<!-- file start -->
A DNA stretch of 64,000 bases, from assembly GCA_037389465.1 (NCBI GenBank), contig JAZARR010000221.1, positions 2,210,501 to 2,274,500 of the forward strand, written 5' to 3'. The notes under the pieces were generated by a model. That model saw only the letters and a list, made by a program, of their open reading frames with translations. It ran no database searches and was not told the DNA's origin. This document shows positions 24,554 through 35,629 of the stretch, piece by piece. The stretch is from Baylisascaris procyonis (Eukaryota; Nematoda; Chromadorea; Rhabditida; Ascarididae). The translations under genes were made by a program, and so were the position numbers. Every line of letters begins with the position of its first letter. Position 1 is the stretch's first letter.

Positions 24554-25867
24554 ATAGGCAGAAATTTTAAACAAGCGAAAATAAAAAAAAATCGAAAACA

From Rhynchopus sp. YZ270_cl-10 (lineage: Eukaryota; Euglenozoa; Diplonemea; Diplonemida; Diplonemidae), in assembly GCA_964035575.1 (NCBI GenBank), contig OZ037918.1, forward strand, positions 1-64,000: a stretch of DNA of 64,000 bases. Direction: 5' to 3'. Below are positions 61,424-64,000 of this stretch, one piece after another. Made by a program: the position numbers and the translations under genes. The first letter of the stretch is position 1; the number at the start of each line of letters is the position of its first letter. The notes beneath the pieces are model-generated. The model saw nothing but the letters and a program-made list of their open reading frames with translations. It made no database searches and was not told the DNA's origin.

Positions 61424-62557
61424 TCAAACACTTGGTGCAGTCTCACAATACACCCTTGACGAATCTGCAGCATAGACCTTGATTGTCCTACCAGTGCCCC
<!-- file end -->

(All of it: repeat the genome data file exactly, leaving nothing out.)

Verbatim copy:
A DNA stretch of 64,000 bases, from assembly GCA_037389465.1 (NCBI GenBank), contig JAZARR010000221.1, positions 2,210,501 to 2,274,500 of the forward strand, written 5' to 3'. The notes under the pieces were generated by a model. That model saw only the letters and a list, made by a program, of their open reading frames with translations. It ran no database searches and was not told the DNA's origin. This document shows positions 24,554 through 35,629 of the stretch, piece by piece. The stretch is from Baylisascaris procyonis (Eukaryota; Nematoda; Chromadorea; Rhabditida; Ascarididae). The translations under genes were made by a program, and so were the position numbers. Every line of letters begins with the position of its first letter. Position 1 is the stretch's first letter.

Positions 24554-25867
24554 ATAGGCAGAAATTTTAAACAAGCGAAAATAAAAAAAAATCGAAAACA

From Rhynchopus sp. YZ270_cl-10 (lineage: Eukaryota; Euglenozoa; Diplonemea; Diplonemida; Diplonemidae), in assembly GCA_964035575.1 (NCBI GenBank), contig OZ037918.1, forward strand, positions 1-64,000: a stretch of DNA of 64,000 bases. Direction: 5' to 3'. Below are positions 61,424-64,000 of this stretch, one piece after another. Made by a program: the position numbers and the translations under genes. The first letter of the stretch is position 1; the number at the start of each line of letters is the position of its first letter. The notes beneath the pieces are model-generated. The model saw nothing but the letters and a program-made list of their open reading frames with translations. It made no database searches and was not told the DNA's origin.

Positions 61424-62557
61424 TCAAACACTTGGTGCAGTCTCACAATACACCCTTGACGAATCTGCAGCATAGACCTTGATTGTCCTACCAGTGCCCC